Alibaba Group Holding Ltd. set a record with the size of its initial public offering. Now five times that amount of stock just became available, and all eyes are on Yahoo! Inc.
The lockup on 63 percent of Alibaba shares ended Saturday, freeing up the biggest shareholders to sell stock starting Monday. With Yahoo still working out what to do with its 15 percent stake, investors battered by the e-commerce company’s $128.5 billion market slump are bracing for the worst, such as the possibility of more shares hitting the market and driving prices down further.
Billionaire founder Jack Ma and Vice Chairman Joseph Tsai have pledged to keep their stock, while analysts expect SoftBank Group Corp. to hold onto its shares as the Japanese company parlays its Alibaba windfall into global expansion. SoftBank declined to comment.
Yahoo is the biggest investor that hasn’t pledged to keep its holding, with Chief Executive Officer Marissa Mayer weighing a spinoff of the $25 billion stake. While Mayer was planning to move Yahoo’s 384 million shares in Alibaba into a separate company without paying taxes, there’s now uncertainty on whether Yahoo can exit without incurring a multibillion-dollar tax bill after the Internal Revenue Service didn’t give it a preliminary green light.
“You can’t ignore the fact that there is a potential seller in the market — and that has to create some sort of uncertainty around Alibaba shares,” said Victor Anthony, an analyst at Axiom Capital Management. “I do think that Yahoo ultimately proceeds with the spinoff.”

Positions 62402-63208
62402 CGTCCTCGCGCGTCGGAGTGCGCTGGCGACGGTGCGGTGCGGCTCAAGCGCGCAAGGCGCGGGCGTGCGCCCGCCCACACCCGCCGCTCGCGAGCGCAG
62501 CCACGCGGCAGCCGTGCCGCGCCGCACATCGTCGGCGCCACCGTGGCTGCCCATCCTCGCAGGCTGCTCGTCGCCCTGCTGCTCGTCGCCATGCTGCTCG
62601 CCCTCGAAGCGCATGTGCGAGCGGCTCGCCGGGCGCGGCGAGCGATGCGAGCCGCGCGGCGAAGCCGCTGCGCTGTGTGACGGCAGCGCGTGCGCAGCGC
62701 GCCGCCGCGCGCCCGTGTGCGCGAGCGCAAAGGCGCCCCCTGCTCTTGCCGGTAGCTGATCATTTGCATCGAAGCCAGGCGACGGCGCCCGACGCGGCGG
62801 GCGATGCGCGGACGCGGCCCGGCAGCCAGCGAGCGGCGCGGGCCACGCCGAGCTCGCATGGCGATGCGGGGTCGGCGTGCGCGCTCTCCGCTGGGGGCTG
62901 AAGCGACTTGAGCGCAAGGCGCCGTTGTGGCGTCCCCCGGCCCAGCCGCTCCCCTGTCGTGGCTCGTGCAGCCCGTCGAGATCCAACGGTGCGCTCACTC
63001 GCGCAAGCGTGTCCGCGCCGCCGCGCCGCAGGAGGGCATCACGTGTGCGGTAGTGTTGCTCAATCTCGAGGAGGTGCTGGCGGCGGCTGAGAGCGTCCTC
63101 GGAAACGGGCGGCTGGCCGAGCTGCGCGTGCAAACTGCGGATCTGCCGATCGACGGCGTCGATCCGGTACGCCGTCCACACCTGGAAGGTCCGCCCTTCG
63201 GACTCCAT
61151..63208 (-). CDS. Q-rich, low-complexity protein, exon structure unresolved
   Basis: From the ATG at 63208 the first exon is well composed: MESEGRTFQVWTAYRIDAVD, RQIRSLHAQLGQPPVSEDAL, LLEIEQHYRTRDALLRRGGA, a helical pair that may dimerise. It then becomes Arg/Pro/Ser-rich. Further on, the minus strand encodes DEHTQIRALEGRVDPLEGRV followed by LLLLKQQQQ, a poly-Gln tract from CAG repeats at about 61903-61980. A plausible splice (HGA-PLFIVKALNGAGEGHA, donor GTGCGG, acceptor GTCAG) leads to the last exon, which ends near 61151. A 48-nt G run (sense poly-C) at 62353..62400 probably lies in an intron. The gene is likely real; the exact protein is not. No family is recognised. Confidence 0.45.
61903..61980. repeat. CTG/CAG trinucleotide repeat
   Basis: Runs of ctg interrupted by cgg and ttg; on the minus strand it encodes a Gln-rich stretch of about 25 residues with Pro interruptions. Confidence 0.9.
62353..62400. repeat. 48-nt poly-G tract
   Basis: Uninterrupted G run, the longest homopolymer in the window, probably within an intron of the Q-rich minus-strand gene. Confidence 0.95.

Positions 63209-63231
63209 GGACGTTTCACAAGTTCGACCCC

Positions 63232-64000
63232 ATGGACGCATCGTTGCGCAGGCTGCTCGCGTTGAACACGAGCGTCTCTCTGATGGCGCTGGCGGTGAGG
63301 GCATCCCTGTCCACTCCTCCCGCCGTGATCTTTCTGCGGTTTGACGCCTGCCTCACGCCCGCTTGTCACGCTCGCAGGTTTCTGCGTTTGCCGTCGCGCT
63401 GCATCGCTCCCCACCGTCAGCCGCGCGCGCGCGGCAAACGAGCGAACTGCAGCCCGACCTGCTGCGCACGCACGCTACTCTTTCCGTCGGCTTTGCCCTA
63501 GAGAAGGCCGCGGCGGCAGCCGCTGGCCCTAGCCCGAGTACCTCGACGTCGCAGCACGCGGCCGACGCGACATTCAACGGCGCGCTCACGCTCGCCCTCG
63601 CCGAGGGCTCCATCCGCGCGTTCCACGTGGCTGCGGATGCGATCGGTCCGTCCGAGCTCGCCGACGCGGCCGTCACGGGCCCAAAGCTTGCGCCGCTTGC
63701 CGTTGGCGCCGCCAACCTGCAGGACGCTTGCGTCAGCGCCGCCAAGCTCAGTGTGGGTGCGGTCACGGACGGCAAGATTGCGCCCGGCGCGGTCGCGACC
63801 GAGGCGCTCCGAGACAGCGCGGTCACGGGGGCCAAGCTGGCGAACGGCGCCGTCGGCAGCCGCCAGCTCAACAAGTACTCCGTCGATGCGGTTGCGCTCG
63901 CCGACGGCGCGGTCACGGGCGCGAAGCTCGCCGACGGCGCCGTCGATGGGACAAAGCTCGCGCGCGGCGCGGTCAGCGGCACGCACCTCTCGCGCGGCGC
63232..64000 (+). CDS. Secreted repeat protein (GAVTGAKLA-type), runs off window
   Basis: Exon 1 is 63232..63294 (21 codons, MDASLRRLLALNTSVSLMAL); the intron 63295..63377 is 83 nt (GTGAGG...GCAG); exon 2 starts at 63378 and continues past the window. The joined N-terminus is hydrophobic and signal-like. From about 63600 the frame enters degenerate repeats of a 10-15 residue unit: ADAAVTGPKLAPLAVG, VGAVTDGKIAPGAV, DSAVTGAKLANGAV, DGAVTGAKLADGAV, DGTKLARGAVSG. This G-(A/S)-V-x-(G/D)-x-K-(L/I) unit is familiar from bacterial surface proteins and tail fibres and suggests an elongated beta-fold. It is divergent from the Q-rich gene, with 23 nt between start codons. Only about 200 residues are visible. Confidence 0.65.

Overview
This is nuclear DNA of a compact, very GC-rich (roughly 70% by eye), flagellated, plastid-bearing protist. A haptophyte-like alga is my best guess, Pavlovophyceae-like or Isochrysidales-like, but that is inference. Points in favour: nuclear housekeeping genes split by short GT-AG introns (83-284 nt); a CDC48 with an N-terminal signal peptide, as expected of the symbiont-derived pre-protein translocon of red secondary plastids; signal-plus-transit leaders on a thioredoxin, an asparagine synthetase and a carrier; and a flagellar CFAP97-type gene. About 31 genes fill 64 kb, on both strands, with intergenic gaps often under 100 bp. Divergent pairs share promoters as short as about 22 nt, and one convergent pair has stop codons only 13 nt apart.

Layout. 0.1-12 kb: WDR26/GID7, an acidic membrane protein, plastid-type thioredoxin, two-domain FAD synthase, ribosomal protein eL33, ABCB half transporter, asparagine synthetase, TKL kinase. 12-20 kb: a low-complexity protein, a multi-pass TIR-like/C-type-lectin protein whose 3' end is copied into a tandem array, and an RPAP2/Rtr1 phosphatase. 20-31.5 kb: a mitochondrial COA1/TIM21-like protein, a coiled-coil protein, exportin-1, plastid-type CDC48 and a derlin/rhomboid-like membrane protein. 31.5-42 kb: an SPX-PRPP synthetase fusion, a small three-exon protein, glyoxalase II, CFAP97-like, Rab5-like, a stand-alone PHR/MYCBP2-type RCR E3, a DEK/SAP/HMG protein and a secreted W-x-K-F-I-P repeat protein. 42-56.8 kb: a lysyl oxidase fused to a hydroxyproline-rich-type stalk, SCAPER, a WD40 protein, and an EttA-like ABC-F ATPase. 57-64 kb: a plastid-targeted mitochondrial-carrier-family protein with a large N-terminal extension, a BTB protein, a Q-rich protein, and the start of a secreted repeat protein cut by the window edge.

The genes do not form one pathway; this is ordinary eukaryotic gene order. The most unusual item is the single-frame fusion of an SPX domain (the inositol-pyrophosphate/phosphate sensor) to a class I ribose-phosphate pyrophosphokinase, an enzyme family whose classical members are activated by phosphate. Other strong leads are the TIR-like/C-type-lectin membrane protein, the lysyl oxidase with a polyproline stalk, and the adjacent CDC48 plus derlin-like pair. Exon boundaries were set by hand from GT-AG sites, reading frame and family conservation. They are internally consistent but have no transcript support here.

A delay in Yahoo’s plan could potentially help bolster Alibaba’s price because investors would have to wait for access to the spinoff’s shares, effectively making it an extended lockup, Anthony said. The main issue is the performance of Alibaba’s main business, he said.
“It’s a non-event for both stocks, ultimately — as long as Alibaba continues to perform,” Anthony said. “If it does, then I think the lockup’s expirations almost become a moot point.”
Rebecca Neufeld, a spokeswoman for Sunnyvale, California-based Yahoo, declined to comment.
Lockup agreements are put in place to keep a company’s share price stable after a market debut, preventing employees and pre-IPO investors from dumping the stock. Monday is the first day of trading since the lockup expired.
The end of a lockup period can be positive for a stock by ending the overhang from an IPO months or even years earlier. Facebook Inc. has climbed more than fourfold since its biggest parcel ofshares was released in November 2012.
“It’s typically a catalyst for stocks, but I do think there’s going to be another two to three tough quarters for Alibaba,” said James Cordwell, a London-based analyst at Atlantic Equities LLP. “There could be a bit of recovery as we get over the lockup.”
Last year’s Alibaba IPO raised $25 billion, with 320 million shares sold. The end of the trading restriction will see almost 1.6 billion shares released, with that stock having a market value of about $105 billion.
The stock closed Friday at $65.75 and Alibaba’s market value has slumped $128.5 billion from its peak in November. That compares with $68 paid in the IPO. That poor performance may prompt investors released from the lockup to hold off on selling.
“If the stock was materially above IPO price, then I think employees would rush to sell,” said Chi Tsang, an analyst at HSBC Holdings Plc. “At current levels, I suspect there’s less motivation.”
Tsai said in August he and Ma had “zero intention” to sell. Tsai and Ma hold a total of 269 million shares, or about 10 percent of the stock that has just been unlocked. SoftBank ChairmanMasayoshi Son said in May his company would hold its 798 million shares “instead of cashing in.”
“The main concern is what Yahoo is going to do with its stock,” said Tiffany Feng, an analyst at BOC International Holdings Ltd. in Hong Kong. “Until that becomes clear, the overhang on Alibaba’s share price won’t go away.”